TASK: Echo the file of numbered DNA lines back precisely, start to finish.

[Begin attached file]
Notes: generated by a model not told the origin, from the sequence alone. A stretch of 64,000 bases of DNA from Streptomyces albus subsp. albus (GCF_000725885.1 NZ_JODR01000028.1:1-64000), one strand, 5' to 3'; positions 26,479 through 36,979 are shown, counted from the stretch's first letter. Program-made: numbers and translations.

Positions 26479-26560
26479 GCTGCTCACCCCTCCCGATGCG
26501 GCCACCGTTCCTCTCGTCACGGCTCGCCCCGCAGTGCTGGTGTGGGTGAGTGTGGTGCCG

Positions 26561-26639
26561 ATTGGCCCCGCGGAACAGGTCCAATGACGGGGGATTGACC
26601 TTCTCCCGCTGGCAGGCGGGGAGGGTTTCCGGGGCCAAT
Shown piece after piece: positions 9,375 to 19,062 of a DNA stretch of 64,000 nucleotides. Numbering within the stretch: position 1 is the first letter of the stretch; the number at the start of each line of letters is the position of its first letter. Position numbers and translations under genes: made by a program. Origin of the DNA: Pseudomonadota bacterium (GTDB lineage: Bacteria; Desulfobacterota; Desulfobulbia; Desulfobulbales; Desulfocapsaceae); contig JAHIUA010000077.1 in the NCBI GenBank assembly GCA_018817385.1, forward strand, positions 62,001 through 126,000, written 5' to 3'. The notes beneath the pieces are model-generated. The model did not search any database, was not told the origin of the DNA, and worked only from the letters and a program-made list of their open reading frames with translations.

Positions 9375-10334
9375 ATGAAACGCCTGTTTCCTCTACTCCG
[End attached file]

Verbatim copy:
Notes: generated by a model not told the origin, from the sequence alone. A stretch of 64,000 bases of DNA from Streptomyces albus subsp. albus (GCF_000725885.1 NZ_JODR01000028.1:1-64000), one strand, 5' to 3'; positions 26,479 through 36,979 are shown, counted from the stretch's first letter. Program-made: numbers and translations.

Positions 26479-26560
26479 GCTGCTCACCCCTCCCGATGCG
26501 GCCACCGTTCCTCTCGTCACGGCTCGCCCCGCAGTGCTGGTGTGGGTGAGTGTGGTGCCG

Positions 26561-26639
26561 ATTGGCCCCGCGGAACAGGTCCAATGACGGGGGATTGACC
26601 TTCTCCCGCTGGCAGGCGGGGAGGGTTTCCGGGGCCAAT
Shown piece after piece: positions 9,375 to 19,062 of a DNA stretch of 64,000 nucleotides. Numbering within the stretch: position 1 is the first letter of the stretch; the number at the start of each line of letters is the position of its first letter. Position numbers and translations under genes: made by a program. Origin of the DNA: Pseudomonadota bacterium (GTDB lineage: Bacteria; Desulfobacterota; Desulfobulbia; Desulfobulbales; Desulfocapsaceae); contig JAHIUA010000077.1 in the NCBI GenBank assembly GCA_018817385.1, forward strand, positions 62,001 through 126,000, written 5' to 3'. The notes beneath the pieces are model-generated. The model did not search any database, was not told the origin of the DNA, and worked only from the letters and a program-made list of their open reading frames with translations.

Positions 9375-10334
9375 ATGAAACGCCTGTTTCCTCTACTCCG